Alcohol And Cancer: Even Moderate Drinking Can Increase Your Risk
Even drinking alcohol moderately can increase people's risks of developing certain types of cancer, says a new statement released by the American Society of Clinical Oncology (ASCO).
Even Moderate Drinking Can Increase Cancer Risk
The new statement, published on Nov. 7 in the Journal of Clinical Oncology, has discovered that about 3.5 percent of all deaths related to cancer in the United States are associated with alcohol.
In 2012, alcohol was responsible for about 5.5 percent of new cancer cases and about 5.8 percent of all cancer deaths worldwide.
Women who drink alcohol heavily (more than eight drinks a day), on the other hand, have a 63 percent increased risk of developing breast cancer because alcohol has the ability to increase the levels of estrogen.
Long-term heavy drinking can increase the risks of developing certain types of cancer by over 500 percent, regardless of gender. Types of cancers include head, neck, throat, mouth, and liver cancer.
Also, researchers say that all types of alcohol, whether beer, wine, or other types of distilled beverages, pose the same risk.
Most People Are Unaware
According to a survey, around 70 percent of Americans are unaware of the relationship between alcohol drinking and cancer risk.
The new ASCO statement is in line with the recent research by the WHO and Public Health England, which found that "responsible drinking" in alcohol advertisements funded by the alcohol industry tends to convey the message that only heavy drinking may increase the risk of cancer. The research claims that the alcohol industry have been downplaying the link between alcohol and cancer in an effort to protect profits.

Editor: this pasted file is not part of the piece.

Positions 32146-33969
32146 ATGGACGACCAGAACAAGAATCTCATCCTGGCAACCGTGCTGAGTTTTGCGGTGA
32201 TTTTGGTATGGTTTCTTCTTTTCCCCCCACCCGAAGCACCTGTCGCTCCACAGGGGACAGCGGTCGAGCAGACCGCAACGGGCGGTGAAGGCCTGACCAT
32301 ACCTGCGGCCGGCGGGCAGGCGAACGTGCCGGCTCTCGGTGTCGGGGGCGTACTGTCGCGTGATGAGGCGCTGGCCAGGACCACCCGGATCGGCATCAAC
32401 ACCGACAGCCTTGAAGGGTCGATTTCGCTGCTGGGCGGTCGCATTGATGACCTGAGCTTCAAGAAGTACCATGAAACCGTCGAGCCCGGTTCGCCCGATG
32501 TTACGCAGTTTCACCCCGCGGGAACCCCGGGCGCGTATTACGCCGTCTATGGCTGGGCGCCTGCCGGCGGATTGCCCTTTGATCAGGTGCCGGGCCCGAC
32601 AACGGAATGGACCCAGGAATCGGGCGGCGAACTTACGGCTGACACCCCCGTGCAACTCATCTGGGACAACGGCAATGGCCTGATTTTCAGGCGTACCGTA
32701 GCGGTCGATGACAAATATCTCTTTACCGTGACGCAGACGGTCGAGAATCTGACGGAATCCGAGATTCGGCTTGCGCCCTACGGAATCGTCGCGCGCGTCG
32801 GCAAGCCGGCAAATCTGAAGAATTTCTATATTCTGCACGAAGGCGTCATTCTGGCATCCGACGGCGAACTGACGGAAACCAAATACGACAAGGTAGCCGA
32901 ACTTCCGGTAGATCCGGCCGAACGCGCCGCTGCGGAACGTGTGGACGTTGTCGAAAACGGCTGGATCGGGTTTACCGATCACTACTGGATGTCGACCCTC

What People Can Do?
Dr. Noelle LoConte, an associate professor of medicine at the University of Wisconsin, said that people should consider drinking less alcohol if they want to reduce their cancer risks, and if they do not drink alcohol they shouldn't start. Also, researchers say that if people stop drinking alcohol for about 20 years their risk goes back to that of non-drinkers.
"The good news is that, just like people wear sunscreen to limit their risk of skin cancer, limiting alcohol intake is one more thing people can do to reduce their overall risk of developing cancer," said LoConte.
Cancer Rates Are On Decline In The US
According to the U.S. Centers for Disease Control and Prevention (CDC), the number of cancer deaths fell slightly from 186 deaths per 100,000 people to 180 deaths per 100,000 in the second quarter of 2017.
Despite the fact that the number of cancer and heart disease deaths is going down, the overall death rate in the United States is still increasing according to the CDC. This is due to the rise of drug overdoses in the country.